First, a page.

My students regularly ask why they can’t learn Spanish and I only have flippant answers. There’s no-one in school who could teach it, for starters. If you want to learn Spanish, the school would have to fire all the current language teachers and hire new ones. My favourite flippant response to “Why can’t I learn Spanish?” is “I’m not stopping you. Feel free.”

Checklists in MFL – building on marking

Frenchteacher.net has a post about checklists which is helpful, taking Mr H’s idea and running with it.

Here’s a way I’ve been using something similar to raise achievement in all my KS3 classes this year.

Our assessment scheme means all KS3 students do two or three pieces of formal, levelled writing which contributes to their termly reports. Last year I found they were too happy to keep making the same mistakes and not make any progress in their writing, so this year my idea to prevent this was to get them to look at their previous piece of writing before planning the next.

Since we are trying to help them prepare for GCSE controlled assessment the KS3 writing they do is planned and prepared in class, learned off by heart and then regurgitated under test conditions with maybe a cue card to help.

Our school has the Purple Pens of Progress as this year’s Ofsted gimmick – we mark in green and they respond in purple. So at the start of every planning lesson I make them write, in purple pen in their book:

My target level is ___.
This time I am aiming for ___.
To achieve this I must write __ sentences and include
____________________
____________________
____________________
My feedback from last time was
____________________
____________________
____________________

This makes them engage with the marking feedback I spent hours writing on their last assessment (which is copied by them to a sheet in APP folders which they carry around with them at all times, so they should always have a copy). It makes them engage with the marking criteria to preempt conversations like “But I wrote LOADS!! Why didn’t I get a L6?” They know before they begin what features they need to include and a minimum length for their writing piece.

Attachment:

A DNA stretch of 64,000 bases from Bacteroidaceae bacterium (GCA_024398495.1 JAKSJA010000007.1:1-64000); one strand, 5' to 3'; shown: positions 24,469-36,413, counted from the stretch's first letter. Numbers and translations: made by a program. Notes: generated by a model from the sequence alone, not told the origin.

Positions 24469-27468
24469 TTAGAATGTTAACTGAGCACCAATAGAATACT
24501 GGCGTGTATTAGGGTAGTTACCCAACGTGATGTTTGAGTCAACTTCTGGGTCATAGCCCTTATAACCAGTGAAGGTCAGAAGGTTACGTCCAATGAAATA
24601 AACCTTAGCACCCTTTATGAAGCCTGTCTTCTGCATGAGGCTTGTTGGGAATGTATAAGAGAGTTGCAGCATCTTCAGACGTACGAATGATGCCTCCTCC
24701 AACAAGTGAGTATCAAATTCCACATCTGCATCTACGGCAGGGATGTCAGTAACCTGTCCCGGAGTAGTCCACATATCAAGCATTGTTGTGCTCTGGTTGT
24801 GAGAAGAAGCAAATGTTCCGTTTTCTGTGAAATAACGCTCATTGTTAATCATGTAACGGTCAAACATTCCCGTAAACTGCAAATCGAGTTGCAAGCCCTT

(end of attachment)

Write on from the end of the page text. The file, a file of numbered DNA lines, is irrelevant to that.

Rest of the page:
The most common things I tell them they need to include are

* three sentences in French learned off by heart (for people going L2 -> L3)

* five sentences and CORN (L3 -> L4)

(Corn is connectives, opinions, reasons and negatives – they have sheets in their book and I have a display – the CORNwall – that helps with this.)

* 7 – 10 sentences, CORN and another tense (L4 -> L5)

* 10 – 12 sentences, CORN, two other tenses, “very few mistaks”.

(The Y9 helpsheet talks about tenses and accuracy and has “very few mistaks” in it as my little joke to amuse myself. It was a loooooong time through the year before any student noticed.)

Food topic in MFL

We’re just moving into a food topic with Y8 at the minute and with my five classes last year and four this year, it’s now something I’ve had a bit of practice in.

My first lesson is about breakfast food and opinions, so it starts with a textbook vocab list and pictures – students have to match the target language words with the pictures and then write a vocab list in their books.

Then I get them to generate English words to fit the sentences “I like bread because it’s _____” and “I don’t like cheese because it’s _____” and they go off to the dictionaries to find the words they need. They need to be able write sentences like this – opinions and reasons – to get through level 4 in the National Curriculum for modern foreign languages and do well in their end of term exams.

I like doing it this way because it means each different class has a slightly different word bank and when I’m marking 250 versions of the same thing there is enough variety to keep it interesting for me.

They have to run the words by me at first so that I can advise and guide a little – they will need delicious and disgusting, so they have to have those. If they want to look up “sweet” I make very sure they know the difference between “sweet” and “sweat”. I can point them in the right direction to make sure they are looking for adjectives and not nouns, and that they know that the squiggle represents the headword again and so on. I can stop them trying to find dialect or youth speak words that I know won’t be in the dictionary as well as talking them down from things that are too complicated. (“mouth-watering” last year turned out to be “qui met l’eau à la bouche” which didn’t fit properly with parce que c’est and so meant an awful lot of corrections in one set of books)

This year’s students have all wanted to know the word “bland” which caught me a bit on the hop. Happily our native speaker teaching assistant could tell me the French is “fade” without me having to resort to Wordreference.com. I didn’t know that word as a 12-year-old, but learned it a little later on at a very memorable family dinner. It turns out they have all learned it in food technology, so it’s nice to have a bit of cross-curricular working.

I’m currently avoiding marking a set of books where some of the words they went for were mouldy, divine, and rank, so I am getting sentences like j’adore les croissants, parce qu’ils sont divins, and je déteste le fromage parce que c’est nauséabond.

Which is nice.

A little later on to get them using connectives more creatively, and get them practising future and past tenses for levels 5 and 6, I will be getting them to do these Barry-Smith-style sheets which I have put on the TES.

Writing about Food (French)

Writing about Food (German)